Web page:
Fanconi anemia (FA) usually is diagnosed in children before they are 12 years old, although a diagnosis in adults is also possible. People with FA are usually smaller in stature, but not always. If they have low blood counts, they may feel extreme fatigue and have frequent infections. Easy bruising may be a first sign of the disease. Blood tests may reveal a low white blood cell, red blood cell, or platelet count or other abnormalities. Sometimes myelodysplasia, acute myeloid leukemia, or squamous cell carcinoma is the first sign of FA.
- Bone marrow failure
- Birth defects in the bones, eyes, ears, skin, kidneys, heart, and other organ systems
- Developmental or eating problems
- Low birth weight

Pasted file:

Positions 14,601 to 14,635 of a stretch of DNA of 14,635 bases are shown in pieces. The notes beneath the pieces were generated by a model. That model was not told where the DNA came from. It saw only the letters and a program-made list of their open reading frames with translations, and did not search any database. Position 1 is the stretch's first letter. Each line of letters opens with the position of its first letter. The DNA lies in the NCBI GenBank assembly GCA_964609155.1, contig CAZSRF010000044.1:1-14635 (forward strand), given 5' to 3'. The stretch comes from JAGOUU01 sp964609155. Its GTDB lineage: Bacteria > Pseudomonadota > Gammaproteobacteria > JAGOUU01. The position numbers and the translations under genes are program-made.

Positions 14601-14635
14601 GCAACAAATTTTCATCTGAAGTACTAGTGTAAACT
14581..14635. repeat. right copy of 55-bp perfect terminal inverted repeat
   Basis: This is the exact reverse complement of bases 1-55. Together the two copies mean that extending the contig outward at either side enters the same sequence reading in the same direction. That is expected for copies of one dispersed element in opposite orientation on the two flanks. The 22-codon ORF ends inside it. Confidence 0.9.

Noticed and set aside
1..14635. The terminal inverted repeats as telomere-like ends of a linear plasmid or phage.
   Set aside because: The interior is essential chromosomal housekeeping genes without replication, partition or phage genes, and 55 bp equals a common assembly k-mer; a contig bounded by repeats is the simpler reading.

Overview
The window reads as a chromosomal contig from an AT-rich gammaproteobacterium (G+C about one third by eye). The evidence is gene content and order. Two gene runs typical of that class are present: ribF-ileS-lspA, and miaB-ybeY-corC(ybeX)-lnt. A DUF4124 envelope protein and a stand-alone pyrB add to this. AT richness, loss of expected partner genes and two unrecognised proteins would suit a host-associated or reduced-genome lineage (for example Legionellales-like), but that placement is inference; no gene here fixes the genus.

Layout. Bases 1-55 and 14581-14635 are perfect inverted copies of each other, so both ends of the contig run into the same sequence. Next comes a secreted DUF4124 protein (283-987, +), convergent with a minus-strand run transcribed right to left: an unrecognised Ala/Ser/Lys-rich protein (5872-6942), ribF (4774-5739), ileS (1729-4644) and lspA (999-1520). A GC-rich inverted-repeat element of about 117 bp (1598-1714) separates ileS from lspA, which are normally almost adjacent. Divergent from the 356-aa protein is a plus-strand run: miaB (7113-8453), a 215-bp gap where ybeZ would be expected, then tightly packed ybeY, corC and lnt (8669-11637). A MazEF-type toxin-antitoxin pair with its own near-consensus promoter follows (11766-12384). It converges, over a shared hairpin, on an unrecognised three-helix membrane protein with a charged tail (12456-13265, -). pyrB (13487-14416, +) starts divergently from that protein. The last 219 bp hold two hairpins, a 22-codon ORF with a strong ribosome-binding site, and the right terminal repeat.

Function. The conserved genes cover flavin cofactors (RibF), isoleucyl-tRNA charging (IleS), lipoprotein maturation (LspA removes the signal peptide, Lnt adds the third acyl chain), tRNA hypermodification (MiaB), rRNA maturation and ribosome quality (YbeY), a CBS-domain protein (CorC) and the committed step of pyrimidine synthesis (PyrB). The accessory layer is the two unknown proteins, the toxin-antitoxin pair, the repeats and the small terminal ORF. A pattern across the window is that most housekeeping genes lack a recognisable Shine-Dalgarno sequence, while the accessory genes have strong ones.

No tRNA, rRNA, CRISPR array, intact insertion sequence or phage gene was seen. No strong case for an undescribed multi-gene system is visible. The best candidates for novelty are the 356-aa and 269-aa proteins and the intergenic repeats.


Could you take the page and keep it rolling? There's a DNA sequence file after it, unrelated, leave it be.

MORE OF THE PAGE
- Poor appetite or other digestive problems
- Slower growth than other children
- Lower than normal height
- Small head size
- Mental retardation or learning disabilities
Some FA patients have a growth hormone deficiency that can be treated with growth hormones. Others may develop hypothyroidism, abnormal glucose tolerance, and diabetes mellitus. An endocrine evaluation will help determine if treatable causes are responsible for poor growth.
Patients with FA usually show blood complications in the first 10 years of life. The definitive test for FA is a chromosome breakage test. In the laboratory, the patient's blood cells are treated with a chemical that cross-links DNA. Normal cells are able to correct most of the damage and are not severely affected. FA cells show marked chromosome breakage. These tests can be performed prenatally on cells from chorionic villi (part of the sac that surrounds the embryo) or from the amniotic fluid.
Since many FA patients show no overt signs of their disease, FA should be considered in patients with aplastic anemia, even if no other defects are present. Also, since FA is an inherited disease, children should be tested if one of their brothers or sisters has the disease.